Laura’s epic adventure took her to some spectacular places. But it wasn’t easy. (Supplied: Laura Waters)
In her mid-40s and fresh out of a toxic relationship, Laura Waters was riddled with stress and an anxiety she couldn’t shake.
She decided to take a walk. A five-month walk. From the top of New Zealand’s North Island to the bottom of its South Island.
“I really needed to hit control-alt-delete and wipe the slate clean,” she tells RN.
Back in Melbourne, Laura had tried everything from breathing exercises to medication to relax herself, but it was to no avail.
The hike proved more potent.
Within a month, the anxiety Laura had struggled with at home dissipated. (Supplied: Laura Waters)
“Within a month of the trail, I was right as rain,” says Laura, who hadn’t so much as camped alone before her adventure.
“To have that space around me and that separation from society, that’s where the magic happens. You can just strip everything away and start again.”
Despite parts of the trail being so dangerous Laura wondered if she’d survive it — others haven’t — she finished the walk.
And when she returned to Australia, she used the courage she’d gained to completely change her life.
Laura’s hike took her through the Tararua Ranges, on New Zealand’s North Island. (Getty: Stewart Watson)
‘A little lesson to take things seriously’
For much of the 3,000-kilometre Te Araroa trail, there was “literally nothing out there”.
“Just one straight endless horizon of sand. It was just me and the birds and the waves,” Laura says.
“After the noise and the overstimulation of the city, it was just bliss.”
The absence of chaos was matched by the absence of rules.
“There was nothing to tell me when I walked enough for the day — no camp site, no water taps. It was just put down my pack and put up my tent, whenever I felt like it,” she says.
“There was a great freedom in that.”
Only roughly once a week she’d bump into people in a small town she passed by, where she’d resupply.
The isolation didn’t worry her — but the terrain did.
“They’re very rough tracks. Sometimes there’s not actually track at all. It’s pretty rugged,” she says.
An experienced hiker a couple of weeks ahead of Laura died on the track, when he fell 180 metres from a cliff.
“People die in the back country in New Zealand all the time. It’s not like hiking in Australia,” Laura says.
The Rangitata River is around 3km across and a major hazard zone, as water levels can change quickly. (Supplied: Laura Waters)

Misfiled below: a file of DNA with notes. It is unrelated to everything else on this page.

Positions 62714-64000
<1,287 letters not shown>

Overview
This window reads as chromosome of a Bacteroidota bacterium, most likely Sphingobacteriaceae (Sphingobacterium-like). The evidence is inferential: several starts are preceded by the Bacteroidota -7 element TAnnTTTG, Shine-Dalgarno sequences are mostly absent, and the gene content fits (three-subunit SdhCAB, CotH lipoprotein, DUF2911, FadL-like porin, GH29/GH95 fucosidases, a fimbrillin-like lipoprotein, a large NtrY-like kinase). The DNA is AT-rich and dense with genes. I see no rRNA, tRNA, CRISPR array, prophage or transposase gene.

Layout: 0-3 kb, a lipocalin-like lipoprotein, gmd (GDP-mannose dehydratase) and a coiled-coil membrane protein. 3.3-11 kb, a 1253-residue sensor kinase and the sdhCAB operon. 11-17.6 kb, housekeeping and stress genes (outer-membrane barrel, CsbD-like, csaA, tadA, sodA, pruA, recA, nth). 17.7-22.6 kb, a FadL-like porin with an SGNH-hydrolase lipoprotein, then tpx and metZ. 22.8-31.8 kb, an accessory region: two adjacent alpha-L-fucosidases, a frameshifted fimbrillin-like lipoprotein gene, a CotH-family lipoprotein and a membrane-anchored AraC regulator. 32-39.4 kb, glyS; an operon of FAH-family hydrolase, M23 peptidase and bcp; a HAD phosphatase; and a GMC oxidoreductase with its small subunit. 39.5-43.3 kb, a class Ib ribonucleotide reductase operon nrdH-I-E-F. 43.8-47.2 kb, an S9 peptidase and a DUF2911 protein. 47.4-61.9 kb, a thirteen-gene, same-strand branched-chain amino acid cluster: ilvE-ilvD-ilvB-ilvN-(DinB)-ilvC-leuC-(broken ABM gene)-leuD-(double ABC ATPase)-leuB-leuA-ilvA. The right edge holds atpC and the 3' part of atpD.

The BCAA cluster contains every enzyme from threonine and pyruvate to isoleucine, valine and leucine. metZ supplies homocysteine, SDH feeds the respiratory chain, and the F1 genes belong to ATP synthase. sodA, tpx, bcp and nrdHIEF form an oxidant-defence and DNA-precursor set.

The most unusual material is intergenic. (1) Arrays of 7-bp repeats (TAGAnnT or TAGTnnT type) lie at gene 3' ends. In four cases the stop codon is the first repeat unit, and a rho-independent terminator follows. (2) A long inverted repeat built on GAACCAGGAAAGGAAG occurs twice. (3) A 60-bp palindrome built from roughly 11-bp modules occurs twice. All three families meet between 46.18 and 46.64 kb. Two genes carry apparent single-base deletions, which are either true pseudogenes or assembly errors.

Highly unpredictable weather compounds the risk.
“[It] can really beat you if you’re not prepared; if you don’t respect it,” Laura says.
Or even if you do.
During her trek Laura says she “got pounded” in the North Island’s Tararua forest, where she arrived at an exposed ridge as dangerous winds hit.
“The air was getting pushed down my throat faster than I could breathe it,” she recalls.
The sound was “like a jet engine screaming in your ears”.
“I literally got blown over a couple of times onto my butt,” she says.
“You’re just sort of clinging to the ground with your knees and clutching fistfuls of tussock grass, trying to hang on.”
Laura walked from the top of New Zealand’s North Island to the bottom of its South Island. (Supplied: Laura Waters)
Getting caught in a snow storm in the South Island was also hairy.
“I went from having a T-shirt on to being caught in blasting icy winds, within an hour,” Laura says.
“My temperature just dropped like a stone and there was no shelter, and my hands were completely numb to the point where I couldn’t tell if I was touching things or not.
“I was talking to myself out loud, trying to stay focused because I could feel my whole body just going into a territory that it had never been to before.
“My mind was getting a bit dull. I was singing ’10 green bottles’ to myself out loud and thinking, ‘If I can’t count the bottles backwards, I’ll know that I’m in huge trouble.'”
Luckily, about half an hour away was a hut she could retreat to.
“If it had been much further, I’m not sure how it would’ve all ended,” she says.
‘I don’t have to go back to that life’
On the trek Laura’s anxiety retreated, but it didn’t disappear.
As she neared the end of the walk, she could feel a familiar chest-tightening worry return.
“I knew I had to go back to all those things that make me anxious: the busyness and the noise of city life and corporate lives,” she says.
A city apartment full of stuff. A corporate job. Chaos. Drama.
“It was not a good fit for me,” Laura says.
“I never felt like I was really cut out for that kind of life. I just did it because everyone else does it and that’s what you do.
“But it never really felt like me.”
Then, “a bit of an epiphany” struck.
She realised, “Well, hang on, I don’t have to do that, actually.”
“I suddenly felt no-one’s got a gun to my head. I don’t have to go back to that life.”
Laura gave herself a year off to write a book, something she’d always wanted to do, and financed it by selling an apartment and anything else she could find, like spare bikes or extra clothes.
She housesat, and volunteered at a small resort in the Solomon Islands and a forest camp back in New Zealand, working a few hours a day in return for food and board.
“I worked out if you don’t spend a lot of money, you don’t need a lot of money,” she says.
“But I had freedom and that made me feel unbelievably rich.”
One year turned into five as Laura changed her whole career, ditching her corporate job and city life, and becoming a freelance travel writer and spending more time in nature.
“[I used] the same courage that I did on the trail,” she says.
“And it felt like me.”